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EPIGRAMMATA VI
 
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Wordle: Martial VI 
 

 
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52

In this tomb lies one snatched away in his boyhood years
    Pantagathus, the concern and grief of his master,
Skilled at cutting irregular hairs with the blade scarcely touching
    And at having improved prickly cheeks.
Although, earth, you may be light and peaceful, as you ought to be
    You are not able to be lighter than the hand of this artist.

LII Meter: Elegiac Couplet

Hōc iă cĕt|īn tŭ mŭl|ō rāp|tūs pŭ ĕr|ī lĭ bŭs|ān nīs
      Pān tă gă|thūs, dŏ mĭ|nī||cū ră dŏ|lōr quĕ sŭ|ī,
Vīx tān|gēn tĕ vă|gōs fēr|rō rĕ sĕ|cā rĕ|că|pīl lōs
     Dōc tŭs ĕt|hīr sū|tās||ēx cŏ lŭ|īs sĕ gĕ|nās.
Sīs lĭ cĕt,|ūt dē|bēs, tēl|lūs, plā|cā tă lĕ|vīs quĕ,
     Ār tĭ fĭ|cīs lĕ vĭ|ōr||nōn pŏ tĕs|ēs sĕ mă|nū.


 
EPIGRAM VI.52

 

SUMMARY
    Pantagathus (Heslin, P.J. Diogenes. Computer software. Vers. 3.1.6.), a slave boy working under and Roman master is the one who is described in this poem.  The poem starts with a very insightful piece of information.  Pantagathus now lies in his tomb dead.  After this very shocking first line, the poem moves ahead to the description of of what Pantagathus used to do while he was alive and a member of his masters staff.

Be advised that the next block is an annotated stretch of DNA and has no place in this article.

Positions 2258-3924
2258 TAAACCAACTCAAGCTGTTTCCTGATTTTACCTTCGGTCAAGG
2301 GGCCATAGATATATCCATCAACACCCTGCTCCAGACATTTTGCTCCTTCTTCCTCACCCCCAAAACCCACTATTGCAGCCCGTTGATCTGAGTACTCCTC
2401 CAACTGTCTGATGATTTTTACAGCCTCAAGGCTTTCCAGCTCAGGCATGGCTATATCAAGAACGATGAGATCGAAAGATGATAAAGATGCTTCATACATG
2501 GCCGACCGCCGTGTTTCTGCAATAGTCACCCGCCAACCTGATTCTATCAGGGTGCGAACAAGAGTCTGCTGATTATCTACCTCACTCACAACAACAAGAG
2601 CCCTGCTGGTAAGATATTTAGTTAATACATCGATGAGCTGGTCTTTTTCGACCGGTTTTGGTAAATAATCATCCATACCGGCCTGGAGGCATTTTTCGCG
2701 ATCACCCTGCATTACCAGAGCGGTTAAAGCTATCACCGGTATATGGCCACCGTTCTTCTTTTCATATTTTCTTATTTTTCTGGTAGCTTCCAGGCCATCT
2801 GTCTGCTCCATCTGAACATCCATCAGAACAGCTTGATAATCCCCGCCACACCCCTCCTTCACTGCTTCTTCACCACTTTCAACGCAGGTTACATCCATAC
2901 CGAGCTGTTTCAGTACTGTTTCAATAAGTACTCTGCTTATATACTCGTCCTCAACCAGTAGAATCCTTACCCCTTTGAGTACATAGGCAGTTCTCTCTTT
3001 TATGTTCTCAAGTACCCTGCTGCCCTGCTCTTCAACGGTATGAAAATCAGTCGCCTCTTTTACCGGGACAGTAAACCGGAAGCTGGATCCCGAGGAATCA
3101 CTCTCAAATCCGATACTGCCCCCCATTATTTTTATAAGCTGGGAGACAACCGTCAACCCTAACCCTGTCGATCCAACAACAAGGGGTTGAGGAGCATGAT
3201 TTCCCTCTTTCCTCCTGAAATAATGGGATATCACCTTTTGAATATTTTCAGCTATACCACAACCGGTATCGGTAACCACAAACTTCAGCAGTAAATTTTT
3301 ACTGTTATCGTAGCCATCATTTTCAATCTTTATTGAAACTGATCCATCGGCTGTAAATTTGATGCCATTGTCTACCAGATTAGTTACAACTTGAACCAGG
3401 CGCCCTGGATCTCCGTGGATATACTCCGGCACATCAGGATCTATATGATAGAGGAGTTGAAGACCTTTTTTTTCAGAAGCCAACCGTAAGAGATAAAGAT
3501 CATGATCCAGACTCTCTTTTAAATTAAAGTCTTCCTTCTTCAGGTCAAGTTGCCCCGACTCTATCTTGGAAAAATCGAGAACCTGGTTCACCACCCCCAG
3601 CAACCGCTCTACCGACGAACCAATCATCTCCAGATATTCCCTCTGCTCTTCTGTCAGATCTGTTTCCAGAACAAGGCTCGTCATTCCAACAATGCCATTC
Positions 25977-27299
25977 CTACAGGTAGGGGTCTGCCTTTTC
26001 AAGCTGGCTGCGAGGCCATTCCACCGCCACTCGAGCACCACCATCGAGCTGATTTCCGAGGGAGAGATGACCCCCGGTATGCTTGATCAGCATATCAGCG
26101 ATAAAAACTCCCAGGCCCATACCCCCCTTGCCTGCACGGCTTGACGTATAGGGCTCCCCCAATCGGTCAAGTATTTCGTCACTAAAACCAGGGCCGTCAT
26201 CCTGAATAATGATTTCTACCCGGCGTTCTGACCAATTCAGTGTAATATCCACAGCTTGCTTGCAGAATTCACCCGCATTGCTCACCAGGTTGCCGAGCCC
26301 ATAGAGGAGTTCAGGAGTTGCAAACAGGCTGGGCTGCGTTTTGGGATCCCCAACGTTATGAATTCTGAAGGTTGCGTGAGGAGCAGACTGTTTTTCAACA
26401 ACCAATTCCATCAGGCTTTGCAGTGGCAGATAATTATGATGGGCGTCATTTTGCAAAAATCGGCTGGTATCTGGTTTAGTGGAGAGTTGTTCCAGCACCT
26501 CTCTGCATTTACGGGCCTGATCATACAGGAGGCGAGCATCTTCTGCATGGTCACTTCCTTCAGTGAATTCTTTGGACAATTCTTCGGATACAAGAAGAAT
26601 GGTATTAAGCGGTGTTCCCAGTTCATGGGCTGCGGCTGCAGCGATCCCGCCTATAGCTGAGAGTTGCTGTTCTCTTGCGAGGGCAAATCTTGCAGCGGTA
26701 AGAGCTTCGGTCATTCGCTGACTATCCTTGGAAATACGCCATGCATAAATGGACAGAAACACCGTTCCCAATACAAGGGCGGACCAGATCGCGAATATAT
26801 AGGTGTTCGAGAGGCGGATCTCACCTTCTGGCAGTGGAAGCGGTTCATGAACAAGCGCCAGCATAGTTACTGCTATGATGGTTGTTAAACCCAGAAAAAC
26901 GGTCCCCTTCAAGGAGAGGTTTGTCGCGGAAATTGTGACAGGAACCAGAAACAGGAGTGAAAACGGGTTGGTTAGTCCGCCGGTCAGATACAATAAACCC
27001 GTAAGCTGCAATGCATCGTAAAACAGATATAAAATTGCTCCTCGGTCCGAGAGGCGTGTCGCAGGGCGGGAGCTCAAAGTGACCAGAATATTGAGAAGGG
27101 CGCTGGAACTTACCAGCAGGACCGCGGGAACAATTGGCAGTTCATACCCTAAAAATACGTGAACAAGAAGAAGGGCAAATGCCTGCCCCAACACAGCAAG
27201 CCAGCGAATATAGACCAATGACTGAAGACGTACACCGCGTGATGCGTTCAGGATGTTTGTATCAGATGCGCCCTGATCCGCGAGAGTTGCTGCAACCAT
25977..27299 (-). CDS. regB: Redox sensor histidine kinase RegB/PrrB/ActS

Pantagathus was a key part of his master's slaves and he is the one who learned and was trusted to shave the beard off of his master's face and tending to his his master's hair.  

    Pantagathus has become very good at his trade and has become very trusted by his master.  He has become so good at tending to his master's various types of hair that he has been described as being able to use his cutting blade so that it feels as if it is not even touching his master's skin (Vix tangente vagos ferro resecare capillos, Doctus et hirsutas excoluisse genas).

    The last lines are the lines that give and especially good name to Pantagathus.  The earth is described in the second to last line as having the lightest touch with people (Sis licet, ut debes, tellus, placata levisque).  The last line complements Pantagathus extremely by acknowledging that he has a lighter touch then the touch of the earth.  

    This poem seems to be a poem that is not the description of a pesky slave like most poems.  It is a poem that is comemorating a slave that was very good at his assigned task.  He was so good that he was described as being an Artificis.  

C. McLean


 
GLOSSARY/PARSING (LATIN)

 

COMMENTARY (ENGLISH)